A glass half full is a glass that was previously empty and a glass half empty is the one that was previously full. One deserves optimism and the other pessimism. This is realism. Realism judges the glass by matching it’s current state with it’s initial state.
An egodystonic perfectionist is someone who craves for perfection in the heart but ends up abandoning his tasks because that perfection is simply unattainable. They have thought of the task’s finished product quite a lot. That product is perfect, and finished before the task is even started. They always start with the glass full. A full glass can never get any fuller. It will always get less full, no matter how well they perform, and so they would always be pessimistic towards that task. Had they started with an empty glass, the glass would always be somewhat full, and they’d be always happy.
Starting with an empty glass is the simplest key that could transform an egodystonic perfectionist to an egosyntonic one, thereby converting one’s greatest shackle to one’s greatest weapon. That’s when perfectionism starts sounding like a sweet word, all of a sudden, for the first time ever.
But how to do that?
Well, it requires one’s realization that what one is working upon is yet to be accomplished and is only a blank, imperfect, absurd canvas, and anything one does adds to that canvas. Everything adds to it, literally everything, no matter how little and how imperfect. That’s it. The idea is that simple. Comprehending it may be difficult at first, but once it gets up into our heads, everything starts to change. Not only our classical procrastination begins to fade, our existential troubles start getting solved.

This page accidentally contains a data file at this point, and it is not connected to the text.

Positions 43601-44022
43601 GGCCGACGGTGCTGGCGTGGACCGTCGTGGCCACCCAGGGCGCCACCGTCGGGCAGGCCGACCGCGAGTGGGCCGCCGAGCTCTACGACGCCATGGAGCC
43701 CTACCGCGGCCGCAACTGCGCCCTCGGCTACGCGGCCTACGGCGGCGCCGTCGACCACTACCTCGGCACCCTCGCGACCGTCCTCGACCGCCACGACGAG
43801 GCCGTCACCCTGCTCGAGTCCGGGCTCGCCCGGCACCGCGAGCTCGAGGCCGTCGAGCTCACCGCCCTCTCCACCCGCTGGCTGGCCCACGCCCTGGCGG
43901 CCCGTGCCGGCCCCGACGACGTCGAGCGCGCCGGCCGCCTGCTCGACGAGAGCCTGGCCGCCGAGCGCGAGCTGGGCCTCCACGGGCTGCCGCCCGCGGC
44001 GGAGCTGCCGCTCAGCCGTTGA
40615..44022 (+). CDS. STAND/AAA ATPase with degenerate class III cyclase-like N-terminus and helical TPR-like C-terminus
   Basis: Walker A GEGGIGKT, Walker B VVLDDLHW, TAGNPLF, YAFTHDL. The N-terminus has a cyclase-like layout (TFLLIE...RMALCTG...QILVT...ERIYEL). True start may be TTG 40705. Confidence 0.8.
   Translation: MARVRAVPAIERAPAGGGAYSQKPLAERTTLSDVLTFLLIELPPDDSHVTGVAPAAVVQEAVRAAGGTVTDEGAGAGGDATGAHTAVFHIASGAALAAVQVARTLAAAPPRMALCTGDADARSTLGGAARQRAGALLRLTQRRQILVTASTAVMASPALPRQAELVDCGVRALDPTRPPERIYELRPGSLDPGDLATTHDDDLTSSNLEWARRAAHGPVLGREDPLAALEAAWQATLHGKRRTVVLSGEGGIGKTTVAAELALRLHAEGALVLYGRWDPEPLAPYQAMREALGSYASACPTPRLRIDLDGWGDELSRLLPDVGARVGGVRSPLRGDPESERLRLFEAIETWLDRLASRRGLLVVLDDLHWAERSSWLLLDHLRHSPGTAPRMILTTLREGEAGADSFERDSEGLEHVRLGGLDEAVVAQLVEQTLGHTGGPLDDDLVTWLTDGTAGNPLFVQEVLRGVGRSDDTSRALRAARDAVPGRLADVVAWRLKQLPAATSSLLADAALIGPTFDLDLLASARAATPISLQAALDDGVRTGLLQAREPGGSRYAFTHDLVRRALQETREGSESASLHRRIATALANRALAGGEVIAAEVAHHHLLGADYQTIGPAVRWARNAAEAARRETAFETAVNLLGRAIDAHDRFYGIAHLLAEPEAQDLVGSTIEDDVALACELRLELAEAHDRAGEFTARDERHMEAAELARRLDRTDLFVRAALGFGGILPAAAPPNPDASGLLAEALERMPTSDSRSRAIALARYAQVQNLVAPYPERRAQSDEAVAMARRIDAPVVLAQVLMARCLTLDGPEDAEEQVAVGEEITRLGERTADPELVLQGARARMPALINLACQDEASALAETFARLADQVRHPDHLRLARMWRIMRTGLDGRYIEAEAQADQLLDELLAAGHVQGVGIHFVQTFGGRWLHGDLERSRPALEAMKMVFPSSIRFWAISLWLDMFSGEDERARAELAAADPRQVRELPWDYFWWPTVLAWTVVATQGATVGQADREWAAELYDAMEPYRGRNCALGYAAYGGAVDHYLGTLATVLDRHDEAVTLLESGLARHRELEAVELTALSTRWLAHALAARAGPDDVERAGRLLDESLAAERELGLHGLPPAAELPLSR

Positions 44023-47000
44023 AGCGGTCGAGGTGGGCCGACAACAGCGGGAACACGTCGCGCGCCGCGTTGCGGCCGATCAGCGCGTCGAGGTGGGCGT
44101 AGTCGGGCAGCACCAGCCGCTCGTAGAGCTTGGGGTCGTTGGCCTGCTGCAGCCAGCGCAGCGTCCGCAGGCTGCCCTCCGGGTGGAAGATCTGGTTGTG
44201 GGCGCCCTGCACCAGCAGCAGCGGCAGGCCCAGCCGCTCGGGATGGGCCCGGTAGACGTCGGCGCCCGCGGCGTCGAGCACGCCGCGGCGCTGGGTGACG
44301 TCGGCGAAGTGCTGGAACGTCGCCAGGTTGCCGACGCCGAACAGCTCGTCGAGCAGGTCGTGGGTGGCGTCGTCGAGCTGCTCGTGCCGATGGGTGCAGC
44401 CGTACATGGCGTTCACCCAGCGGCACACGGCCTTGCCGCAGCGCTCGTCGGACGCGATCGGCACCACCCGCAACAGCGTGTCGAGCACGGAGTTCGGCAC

Speaking of existential troubles, I used to be upset when I would think of death, or the absurd. But then I started appreciating that my initial state was death, and each moment I spent was adding something to that initially dead canvas. Nothing could be too depressing anymore. No failure. No imperfection.
Perhaps, shifting one’s focus from the ultimate state to the initial state is all that we, perfectionists, need to do to cure ourselves.